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Distemper can refer to

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Protective levels of canine distemper virus antibody in an urban dog population using plaque reduction neutralization test
From Onderstepoort Journal of Veterinary Research, The, 9/1/04 by Oyedele, O I


OYEDELE, O.I., OLUWAYELU, D.O., CADMUS, S.I.B., ODEMUYIWA, S.O. & ADU, F.D. 2004. Protective levels of canine distemper virus antibody in an urban dog population using plaque reduction neutralization test. Onderstepoort Journal of Veterinary Research, 71:227-230

Blood samples from 50 dogs were collected at three veterinary clinics in Ibadan and Abuja, Nigeria and the serum from each sample was evaluated serologically for neutralizing antibodies against canine distemper virus (CDV) by the highly sensitive plaque reduction (PRN) neutralization assay. Thirteen dogs had plaque reduction neutralization titres of 0-100, seven had titres of 100-1 000 while 30 had titres ranging from 1 000-6 000. The PRN titres of vaccinated dogs were found to be significantly higher than unvaccinated dogs. The widespread use of the highly reproducible PRN test for the evaluation of antibody response to CDV may be very important in the generation of international CDV positive serum standards that should help to improve pre-and post-vaccination testing of dogs worldwide.

Keywords: Antibodies, canine distemper, dogs, plaque reduction neutralization


Canine distemper, caused by canine distemper virus (CDV) of the genus Morbillivirus, is the most important viral disease of dogs that is characterized by high morbidity and mortality in unvaccinated canine populations worldwide. It is a highly infectious, acute or subacute febrile disease of dogs and other carnivores which has been known since 1760 (Fenner, Gibbs, Murphy, Rott, Studdert & White 1993). The advent of preventive vaccination programmes has gone a long way to reduce the incidence of the disease in recent years (McCaw, Thompson, Tate, Bonderer & Chen 1998).

According to Horst (1975), the most effective method of controlling canine distemper is mass vaccination of dogs and other carnivores. Most commercial canine distemper vaccines are made from the Onderstepoort strain of the virus isolated in South Africa (Yoshida, Shin, Iwatsuki, Gemma, Miyashita, Tomonaga, Hirayama, Mikami & Kai 1999). However, strains different from the Onderstepoort strain have also been isolated (Iwatsuki, Miyashita, Yoshida, Gemma, Shim & Mori 1999; Wakasa, Iwatsuki, Ohashi, Nakamura & Kai 2000). In Nigeria, commercially available CDV vaccines are marketed and administered in combination with hepatitis, leptospirosis, parvovirus and parainfluenza vaccines (DHLP+P combined vaccine).

It is recommended that puppies be given a series of vaccinations to stimulate active immunity as maternally derived immunity declines. This should then be followed by annual revaccination to maintain immunity (Greene 1990). However, the usefulness of annual revaccination of vaccinated dogs is still widely debated. Smith (1995) has suggested that a more cost-effective and beneficial approach is to first measure serum antibody titres to determine if revaccination is necessary.

The availability and widespread use of attenuated virus vaccines appears to have controlled the disease in most countries. In a routine survey of veterinary clinics in Nigeria the prevalence of canine distemper was reported to have become infrequent (Oyedele, unpublished data 2001). Although previous studies have positively correlated CDV-neutralizing antibody levels with immunity in dogs (Greene 1990), the reproducibility and predictive values of serum neutralization test and its usefulness in the quantitation of antibody response have been very controversial (Soma, lshii, Hara, Yamamoto, Yoshida, Kinoshita & Nomura 2001). Conversely, several studies have shown that the plaque reduction neutralization (PRN) test is more sensitive, specific and reproducible for the quantitation of antibody responses to many viral infections, including canine distemper (Shope 1990; Lee, Cohen, Hand & Nokes 1999; Soma et al. 2001). This study was therefore designed to determine the prevalence of neutralizing antibodies to CDV in dogs in the population in order to evaluate the CDV vaccination programme in Nigeria and determine risk of infection using the highly sensitive and reproducible PRN test.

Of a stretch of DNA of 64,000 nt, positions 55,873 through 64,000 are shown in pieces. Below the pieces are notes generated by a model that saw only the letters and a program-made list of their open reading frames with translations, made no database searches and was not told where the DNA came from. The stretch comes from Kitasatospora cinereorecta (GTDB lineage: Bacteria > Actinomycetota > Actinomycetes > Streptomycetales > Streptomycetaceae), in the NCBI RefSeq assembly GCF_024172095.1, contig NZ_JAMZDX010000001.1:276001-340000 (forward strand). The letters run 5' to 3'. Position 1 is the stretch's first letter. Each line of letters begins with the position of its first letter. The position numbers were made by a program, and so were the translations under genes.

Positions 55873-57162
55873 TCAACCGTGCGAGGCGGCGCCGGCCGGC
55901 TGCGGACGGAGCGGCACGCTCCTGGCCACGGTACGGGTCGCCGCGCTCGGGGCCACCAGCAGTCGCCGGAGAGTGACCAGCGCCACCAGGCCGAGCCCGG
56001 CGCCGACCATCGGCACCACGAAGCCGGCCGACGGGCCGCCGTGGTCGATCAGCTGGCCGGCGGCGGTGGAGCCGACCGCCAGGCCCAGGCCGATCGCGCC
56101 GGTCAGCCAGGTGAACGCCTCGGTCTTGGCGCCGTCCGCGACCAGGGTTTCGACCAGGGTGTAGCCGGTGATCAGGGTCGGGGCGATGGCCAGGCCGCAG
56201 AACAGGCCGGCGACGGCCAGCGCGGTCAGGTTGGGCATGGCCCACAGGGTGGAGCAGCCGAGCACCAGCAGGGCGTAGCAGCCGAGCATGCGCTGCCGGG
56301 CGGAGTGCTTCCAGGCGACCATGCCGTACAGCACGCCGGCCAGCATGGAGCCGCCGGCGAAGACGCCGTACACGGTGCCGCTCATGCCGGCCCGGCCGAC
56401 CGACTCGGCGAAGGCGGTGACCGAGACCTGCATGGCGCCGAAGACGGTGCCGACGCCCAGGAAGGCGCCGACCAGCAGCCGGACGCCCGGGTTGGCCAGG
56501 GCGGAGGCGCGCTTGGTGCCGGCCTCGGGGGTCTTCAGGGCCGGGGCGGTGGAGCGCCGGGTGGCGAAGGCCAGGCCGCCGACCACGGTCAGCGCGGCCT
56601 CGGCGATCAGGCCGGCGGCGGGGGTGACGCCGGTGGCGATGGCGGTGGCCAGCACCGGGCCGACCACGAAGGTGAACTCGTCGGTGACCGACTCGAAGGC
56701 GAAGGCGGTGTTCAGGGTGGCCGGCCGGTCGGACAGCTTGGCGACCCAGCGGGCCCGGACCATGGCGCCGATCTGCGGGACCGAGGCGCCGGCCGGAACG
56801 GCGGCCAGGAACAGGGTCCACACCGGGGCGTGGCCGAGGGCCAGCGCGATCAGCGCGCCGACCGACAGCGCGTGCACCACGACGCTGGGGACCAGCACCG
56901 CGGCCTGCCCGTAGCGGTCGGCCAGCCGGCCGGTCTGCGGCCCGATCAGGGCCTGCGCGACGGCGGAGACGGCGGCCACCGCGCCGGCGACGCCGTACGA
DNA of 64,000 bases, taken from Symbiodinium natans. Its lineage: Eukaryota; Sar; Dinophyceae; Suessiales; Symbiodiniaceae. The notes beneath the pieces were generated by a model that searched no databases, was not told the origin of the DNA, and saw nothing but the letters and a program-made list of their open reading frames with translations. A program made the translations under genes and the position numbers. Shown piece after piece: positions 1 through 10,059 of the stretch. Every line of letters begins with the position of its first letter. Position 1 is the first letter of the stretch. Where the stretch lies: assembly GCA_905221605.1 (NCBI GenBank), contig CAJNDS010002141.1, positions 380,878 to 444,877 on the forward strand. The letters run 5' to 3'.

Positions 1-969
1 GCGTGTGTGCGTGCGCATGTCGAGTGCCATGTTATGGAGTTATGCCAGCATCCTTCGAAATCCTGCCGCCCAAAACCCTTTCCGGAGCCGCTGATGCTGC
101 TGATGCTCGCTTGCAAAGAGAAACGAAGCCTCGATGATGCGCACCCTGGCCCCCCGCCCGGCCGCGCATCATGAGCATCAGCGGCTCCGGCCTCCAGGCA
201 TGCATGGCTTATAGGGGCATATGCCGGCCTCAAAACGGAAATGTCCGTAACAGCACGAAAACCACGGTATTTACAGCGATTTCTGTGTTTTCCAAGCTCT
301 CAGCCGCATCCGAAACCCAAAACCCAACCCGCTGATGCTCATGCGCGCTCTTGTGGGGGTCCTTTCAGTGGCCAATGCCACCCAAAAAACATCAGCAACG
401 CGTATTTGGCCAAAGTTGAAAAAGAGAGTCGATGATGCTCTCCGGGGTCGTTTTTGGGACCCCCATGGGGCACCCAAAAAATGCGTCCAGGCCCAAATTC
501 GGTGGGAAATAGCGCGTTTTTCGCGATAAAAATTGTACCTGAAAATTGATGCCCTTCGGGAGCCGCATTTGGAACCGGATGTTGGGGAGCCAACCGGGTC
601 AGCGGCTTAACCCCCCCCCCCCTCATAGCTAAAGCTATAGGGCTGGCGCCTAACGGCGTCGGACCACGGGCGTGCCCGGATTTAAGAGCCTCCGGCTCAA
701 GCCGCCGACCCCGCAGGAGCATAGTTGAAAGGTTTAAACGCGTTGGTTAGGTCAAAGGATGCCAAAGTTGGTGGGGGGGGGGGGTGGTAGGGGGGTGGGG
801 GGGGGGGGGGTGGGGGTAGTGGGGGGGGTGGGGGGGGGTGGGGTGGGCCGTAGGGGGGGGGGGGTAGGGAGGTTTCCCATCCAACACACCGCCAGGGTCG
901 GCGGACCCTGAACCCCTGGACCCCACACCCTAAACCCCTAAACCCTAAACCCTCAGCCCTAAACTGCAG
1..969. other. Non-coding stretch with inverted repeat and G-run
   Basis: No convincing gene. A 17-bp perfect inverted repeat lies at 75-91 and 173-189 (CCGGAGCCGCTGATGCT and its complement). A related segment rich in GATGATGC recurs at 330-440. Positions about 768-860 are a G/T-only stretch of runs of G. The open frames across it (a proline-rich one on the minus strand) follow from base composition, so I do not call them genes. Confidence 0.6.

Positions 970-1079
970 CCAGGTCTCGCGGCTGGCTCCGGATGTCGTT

Sample collection

Blood samples were collected from 50 dogs at three veterinary clinics, namely the State veterinary clinic in lbadan and two private veterinary clinics in lbadan and Abuja which are major urban centres in Nigeria. The dogs were bled by standard venipuncture and serum obtained and stored frozen at -20 °C until analyzed.

The records of vaccination, if any, were obtained from the owners of the dogs and verified from clinic records. All dogs with unverifiable vaccination records were considered as unvaccinated and were so grouped.

Canine distemper virus stock

Canine distemper virus (Onderstepoort strain) was obtained from the laboratory of Dr C.P. Muller of the Immunology division, Laboratoire National de Sante, Luxembourg. The virus was seeded at low multiplicity of infection (MOI 0.001) on a confluent Vero cell monolayer. Culture supernatant collected at peak cytopathic effect was centrifuged at 1 200 g for 5 min at 4 °C and filtered through a 0.2 µm syringe filter (Millipore, Bedford, Massachusetts, USA) to remove cellular debris. Infective virus titre was determined by plaque assay and virus aliquots were stored at -70 °C until used.

Plaque reduction neutralization assay

The PRN assay was performed as has been described by Ho & Babuik (1979) with some minor modifications. Briefly, serum specimens were heat-inactivated at 56 °C for 30 min and serially diluted starting at 1:4 in Eagle's minimum essential medium (EMEM) in 96-well plates (12 µl per well).

A standard inoculum of CDV was added to each well [12 µl containing 50-70 plaque-forming units (PFU)] and incubated at 37°C in air with 5% CO2 for 180 min. The virus-serum mixtures were then added to duplicate Vero cell monolayers when approximately 90 % confluent in 24-well plates (100 µl per well) and incubated at 37 °C in 5 % CO2 for 60 min. The inocula were then removed and the monolayers were covered with an overlay of 2% carboxymethyl cellulose in 2x EMEM (1 ml per well). The plates were incubated for 4 days at 37 °C in air with 5 % CO2. The monolayers were stained with neutral red and plaques counted visually on day 5. The PRN values were determined using the Karber formula (Ballew 1986) and the serum titre required to reduce the number of PFU by 90% was determined.